Publisher & Editor Richmond, Petersburg Publisher of the Richmond Examiner (1803-04), succeeding brother Meriwether Jones (242); intended publisher (1811-12) of The History of Virginia begun by John Daly Burk (063). Skelton Jones came to Virginia's printing trade through his older brother, Meriwether Jones (1776-1806), who was printer to the Commonwealth (1798-1804) and the publisher of the semi-official Examiner (1798-1803). The younger Jones served primarily as writer and editor for his brother's twice-weekly paper, but his principal profession was that of an attorney in Richmond's courts. That employment echoed family traditions and connected him politically to Republican leaders throughout the state. His father was Col. Thomas Jones (1726-86), a Revolutionary War veteran who long served as clerk of the Northumberland County court (1749-78); his older brother Catesby Jones (1760-1800) succeeded their father as court clerk (1779-1800), while commanding the county militia and serving as presidential elector in the elections of the 1790s; his mother, Sally Skelton (1730-85) was a sister of Bathurst Skelton (1744-70), whose widow, Martha Wayles, married Thomas Jefferson in 1772; his uncle, Dr. Walter Jones (1745-1815), was a life-long friend of Jefferson who was a surgeon in the Continental Army, a delegate to the 1786 Annapolis Convention and the constitutional ratification convention of 1788, often a member of either the House or Senate of the General Assembly, and later a representative for Virginia in Congress. His sisters married Monroes, Corbins, Andersons, and Lees, while his more distant relatives included Bathursts, Catesbys, Cockes, and Carters – all major planter families in Virginia. Jones seems to have labored much of his life in the shadow of the prominence of other family members, particularly brothers Meriwether and Catesby. The presidential election of 1800 provided him with the first opportunity to exhibit his skill as a writer "of the first grade of talents" in the many pieces he provided to Meriwether's Examiner that year. And unlike his brothers Jekyll (also Richmond lawyer) and Bathurst (a delegate from Hanover County), who contributed anonymous essays for the journal, he wrote under his own name, making him an identifiable target for political opponents, who referred to him as "Skeleton" Jones. As a result, Jones became involved in a series of "affairs of honor," so developing a widely-known reputation for dueling. The most infamous of those encounters came in April 1801, when Jones killed Gill Armistead Selden in a duel at the "Bloody Run Spring" (site of a 1656 Indian fight) just east of Richmond. Selden's friends had murder charges brought against Jones by a sympathetic magistrate, Pleasant Youngblood, the Henrico County justice who had presided over the trials the year before of the slaves tried and convicted in Gabriel's Rebellion; as a result of their biased testimony, he found "not a single solitary circumstance which goes to lessen the enormity of malicious and deliberate murder." The point at issue was whether Jones had fired before Selden was ready, and Youngblood believed that he had, unfairly utilizing his prior experience to gain an advantage. Consequently, Jones left Virginia for a year to avoid prosecution in the Henrico County (not Richmond City) courts; he returned only after the indictment had been quashed. In a later duel (1805), Jones was also fortunate, being grazed in the head when his opponent that day, Dr. William Upshaw, fired before Jones was ready, so imitating the earlier affair; Upshaw fled to Louisiana, never to return to Virginia. On his return to Virginia, Jones took on an ever larger role in conducting the Examiner. In the summer of 1802, brother Meriwether was engaged in a lengthy, vituperative exchange with James T. Callender (075), the former Republican polemicist turned antagonist, about his conduct of the public-printing contract in the pages of The Recorder of Henry Pace (319). Simultaneously, his brother was starting a new journal in Norfolk, the Commercial Register, with his shop foreman, William W. Worsley (462). Meriwether left town briefly that summer to help set up the Norfolk office and to deprive Callender of his favorite target; Skelton took up the journal's editorial chair, as well as the management of his brother's office. By January 1803, both Jones brothers were back in Richmond, serving on a committee charged with dividing Richmond into three wards and conducting elections for offices in the reorganized government. But as that year progressed, Meriwether's health went into decline, and he began to withdraw from the print trade. That spring, he turned over daily operation of his paper to Skelton and subcontracted much of his government work to other presses. Then in August 1803, he transferred ownership of the Examiner to Skelton outright, while lobbying the Jefferson administration for an appointment to a less arduous and more remunerative Federal position than the one he held with the state. Eventually, Meriwether was appointed as Federal Commissioner of Loans for Virginia, resigning his state position, and settled into a less visible life, dying in August 1806 of his protracted illness. With his brother's retirement from journalism, Jones now had full control of the Examiner for the first time. But the change in its ownership did not change its unstable financial state. In taking the paper, Jones had also assumed its debts and soon found the entire proposition untenable. At the end of the year, he sold the press to Worsley, who he then contracted to print the Examiner for him. But when that approach did not help relieve the fiscal pressures, Jones closed the Examiner in January 1804 and sold his subscriber list to a young Richmond bookseller and teacher, Thomas Ritchie (360). Ritchie was not a trained printer and Worsley apparently was not interested in forming a long-term alliance with Ritchie as his tradesman in producing a successor paper; rather, he continued the business as a job-printing office for Meriwether Jones. But once Worsley's press was relieved of the public work in March 1804, he signed a one-year-long contract with Ritchie to finance and publish a new journal; Ritchie brought a New-York-trained printer named Thomas Burling (066) to Virginia from Baltimore as their foreman, so relieving Worsley of responsibility for the press work itself. Their new Enquirer made its debut on May 9, 1804, issued twice-weekly, except when the legislature met, when it was issued thrice-weekly. Worsley sold his interest to Ritchie at the end of their agreement in May 1805 and relocated to Kentucky; meanwhile Burling would manage the Enquirer's press until 1817, Ritchie the journal's editorial content until 1843, with the newspaper itself surviving until November 1877. Thus as 1805 began, neither Jones brother was a part of the print trade. Skelton Jones returned to his legal practice, contributing occasional pieces, it seems, to both Ritchie's Enquirer and Pleasants's Argus, but he did not again assume the editorial mantle of a newspaper. He would, however, be drawn back publishing in 1808. In April of that year, John Daly Burk, the well-known Republican polemicist, died in a duel near Petersburg. His unexpected death left incomplete his comprehensive History of Virginia, the magnum opus of a lengthy literary career. Designed and proposed as a five volume work in 1802, only three volumes had been issued by then – vol. 1 in 1804 and vols. 2 & 3 in 1806 – with the work stalled for the preceding year-and-a-half. In the summer of 1808, Jones was asked by Republicans in Petersburg, where Burk had toiled under their patronage, to complete the work from Burk's assembled notes. Jones accepted the offer, though intending to compress the last two volumes into one with an appendix covering the details of contemporary life in Virginia, as seen in Jefferson's Notes on the State of Virginia in 1786. It appears that he was convinced that the work was possible in a reasonably short time, given the forthcoming retirement of Jefferson to Monticello, one of the History's primary patrons and source of the bulk of its documentary evidence. So in August 1808, Jones announced his signing of a contract with Burk's estate administrator to complete the work and solicited subscriptions to finance the project. Circumstances soon intruded that delayed the project further. In the economic environment of that moment, depressed by the Embargo Act, subscriptions were hard to come by. And when Jefferson finally had the time in late 1809 to provide source material for Jones, many of the wanted items could not be immediately found, particularly newspaper collections that Jefferson had loaned out over the years since the Revolution. By early 1811, though, Jones felt confident enough in seeing publication of that final volume through that year, that he wrote to Jefferson detailing his plans to relocate to Petersburg to supervise its production there that summer and fall. Tragically, his schedule was not met. First, Jones was evidently drawn away from the task by his legal practice. One very public example of this came in November 1811, when he was present at Norfolk Superior Court when no lawyer could be found to serve as prosecutor in eight criminal trials, as all those then present had some connection to the defendants; the unconnected and unlicensed Jones was pressed to serve as such by his peers, but would not take an oath to act as a prosecutor in which he would be compelled to renounce duels and prosecute duelists; that unhappy judicial session devolved into confusion and adjournment. By spring 1812, potential subscribers to and readers of the History were diverted from the project by the rush to war with Britain. And then Jones contracted an illness that threatened his life. He returned to Richmond, lingered there through the summer, before dying in late October. As with his brother Meriwether before him, nineteenth-century histories report that he died in yet another duel, but such was not the case. Both Ritchie's Republican paper (The Enquirer) and Davis's Federalist one (now Virginia Patriot) report the same thing: Jones died "after a lingering indisposition which he bore with great fortitude." But evidently the heroic legend has had far better currency than the pedestrian truth. Jones died without wife or children, and without completing the History of Virginia. That task would eventually be concluded by Louis Hue Girardin (180), once professor of modern languages at the College of William & Mary and editor of the Richmond Compiler. But that conclusion would also be delayed again when the nearly completed imprint was destroyed, along with the manuscript Girardin had provided, in the Great Petersburg Fire of July 1815. Personal Data Born: ca. 1775 Hanover County, Virginia Died: Oct. 28 1812 Richmond, Virginia Died unmarried and without children. Sources: Imprints; Brigham; Cappon; Hubbard on Richmond; Rawson, "Guardians," chap. 5; Christian, Richmond; Mordecai, By-Gone Days; Captain Roger Jones of London and Virginia; correspondence in Papers of Thomas Jefferson (1808-11); notices in Virginia Argus (1800-12), Examiner (1800-04), Recorder (1801-03); and Richmond Enquirer (1804-12); obituary in both Enquirer and Patriot, Oct. 30, 1812.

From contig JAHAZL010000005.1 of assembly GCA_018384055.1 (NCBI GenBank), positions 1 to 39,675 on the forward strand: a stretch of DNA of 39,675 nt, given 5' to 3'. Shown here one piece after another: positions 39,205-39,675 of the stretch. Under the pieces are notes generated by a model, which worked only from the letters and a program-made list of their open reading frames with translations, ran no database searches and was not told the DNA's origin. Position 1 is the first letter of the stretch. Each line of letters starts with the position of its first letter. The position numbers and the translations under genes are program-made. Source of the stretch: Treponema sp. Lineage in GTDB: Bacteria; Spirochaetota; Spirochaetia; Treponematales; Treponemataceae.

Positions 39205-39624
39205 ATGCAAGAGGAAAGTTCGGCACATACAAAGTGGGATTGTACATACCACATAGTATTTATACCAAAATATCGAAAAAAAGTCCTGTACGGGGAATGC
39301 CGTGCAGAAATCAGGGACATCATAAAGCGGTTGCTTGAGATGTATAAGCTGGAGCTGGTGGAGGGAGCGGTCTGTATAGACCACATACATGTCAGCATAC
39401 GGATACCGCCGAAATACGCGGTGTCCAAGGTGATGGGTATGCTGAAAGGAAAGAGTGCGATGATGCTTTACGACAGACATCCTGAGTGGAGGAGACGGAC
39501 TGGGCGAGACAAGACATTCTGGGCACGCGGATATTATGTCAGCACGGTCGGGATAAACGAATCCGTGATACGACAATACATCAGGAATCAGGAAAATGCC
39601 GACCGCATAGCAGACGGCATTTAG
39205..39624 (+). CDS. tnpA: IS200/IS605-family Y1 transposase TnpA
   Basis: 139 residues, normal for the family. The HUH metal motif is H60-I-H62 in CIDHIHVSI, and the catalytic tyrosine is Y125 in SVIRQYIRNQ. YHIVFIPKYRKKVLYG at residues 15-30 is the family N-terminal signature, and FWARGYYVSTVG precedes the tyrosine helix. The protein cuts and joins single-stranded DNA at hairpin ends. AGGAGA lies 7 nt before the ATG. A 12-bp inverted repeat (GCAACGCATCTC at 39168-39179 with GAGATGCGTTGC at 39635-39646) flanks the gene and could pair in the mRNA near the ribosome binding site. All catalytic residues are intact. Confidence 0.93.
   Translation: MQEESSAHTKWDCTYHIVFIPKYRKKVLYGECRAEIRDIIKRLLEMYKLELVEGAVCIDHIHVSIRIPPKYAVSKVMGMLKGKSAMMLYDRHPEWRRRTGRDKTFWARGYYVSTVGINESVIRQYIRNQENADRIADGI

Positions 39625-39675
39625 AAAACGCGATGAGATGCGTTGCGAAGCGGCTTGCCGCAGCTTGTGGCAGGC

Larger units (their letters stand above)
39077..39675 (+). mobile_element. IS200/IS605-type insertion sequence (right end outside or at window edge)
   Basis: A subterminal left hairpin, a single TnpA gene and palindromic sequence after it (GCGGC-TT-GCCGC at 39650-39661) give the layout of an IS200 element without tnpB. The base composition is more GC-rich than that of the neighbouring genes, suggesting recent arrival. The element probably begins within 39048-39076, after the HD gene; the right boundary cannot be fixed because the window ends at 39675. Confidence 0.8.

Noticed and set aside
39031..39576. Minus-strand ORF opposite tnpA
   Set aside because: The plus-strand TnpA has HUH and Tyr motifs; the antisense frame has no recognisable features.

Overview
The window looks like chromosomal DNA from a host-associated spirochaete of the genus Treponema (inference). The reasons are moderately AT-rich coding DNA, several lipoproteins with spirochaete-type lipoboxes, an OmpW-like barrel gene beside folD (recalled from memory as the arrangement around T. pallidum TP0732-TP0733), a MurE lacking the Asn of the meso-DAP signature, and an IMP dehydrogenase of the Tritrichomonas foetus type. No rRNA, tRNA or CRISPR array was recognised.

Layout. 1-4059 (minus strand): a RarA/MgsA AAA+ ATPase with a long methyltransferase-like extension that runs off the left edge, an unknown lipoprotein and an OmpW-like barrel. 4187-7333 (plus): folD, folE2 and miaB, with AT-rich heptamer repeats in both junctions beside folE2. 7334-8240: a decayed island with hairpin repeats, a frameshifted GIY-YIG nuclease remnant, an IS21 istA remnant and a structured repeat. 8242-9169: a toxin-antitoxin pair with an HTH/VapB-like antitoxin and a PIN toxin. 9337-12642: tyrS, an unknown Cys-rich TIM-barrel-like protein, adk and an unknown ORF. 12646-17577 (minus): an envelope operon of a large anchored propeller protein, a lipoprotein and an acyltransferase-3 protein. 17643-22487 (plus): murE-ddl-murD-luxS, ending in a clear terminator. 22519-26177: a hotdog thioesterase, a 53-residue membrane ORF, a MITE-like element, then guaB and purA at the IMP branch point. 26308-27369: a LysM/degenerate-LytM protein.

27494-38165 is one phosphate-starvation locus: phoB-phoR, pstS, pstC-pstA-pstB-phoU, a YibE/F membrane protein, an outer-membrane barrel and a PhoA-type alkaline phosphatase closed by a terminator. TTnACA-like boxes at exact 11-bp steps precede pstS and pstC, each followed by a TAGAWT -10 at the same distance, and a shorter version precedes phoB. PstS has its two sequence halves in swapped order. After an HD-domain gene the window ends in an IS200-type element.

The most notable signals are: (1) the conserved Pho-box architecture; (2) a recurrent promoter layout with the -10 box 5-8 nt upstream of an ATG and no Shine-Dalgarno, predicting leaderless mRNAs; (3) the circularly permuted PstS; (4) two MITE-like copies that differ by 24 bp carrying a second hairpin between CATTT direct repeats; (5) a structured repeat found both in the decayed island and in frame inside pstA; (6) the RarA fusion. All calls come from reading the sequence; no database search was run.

Skelton Jones is associated with 4 other people.
Skelton Jones is associated with 2 newspaper variants.
Skelton Jones is associated with 4 imprint records:
- 1804.036: The Rainbow; First Series.
- 1808.031: Prospectus for a Continuation of Burk's History of Virginia.
- 1808.032: Circular concerning the Continuation of Burk's History of Virginia.
- 1816.115: Burk's History of Virginia (vol. 4).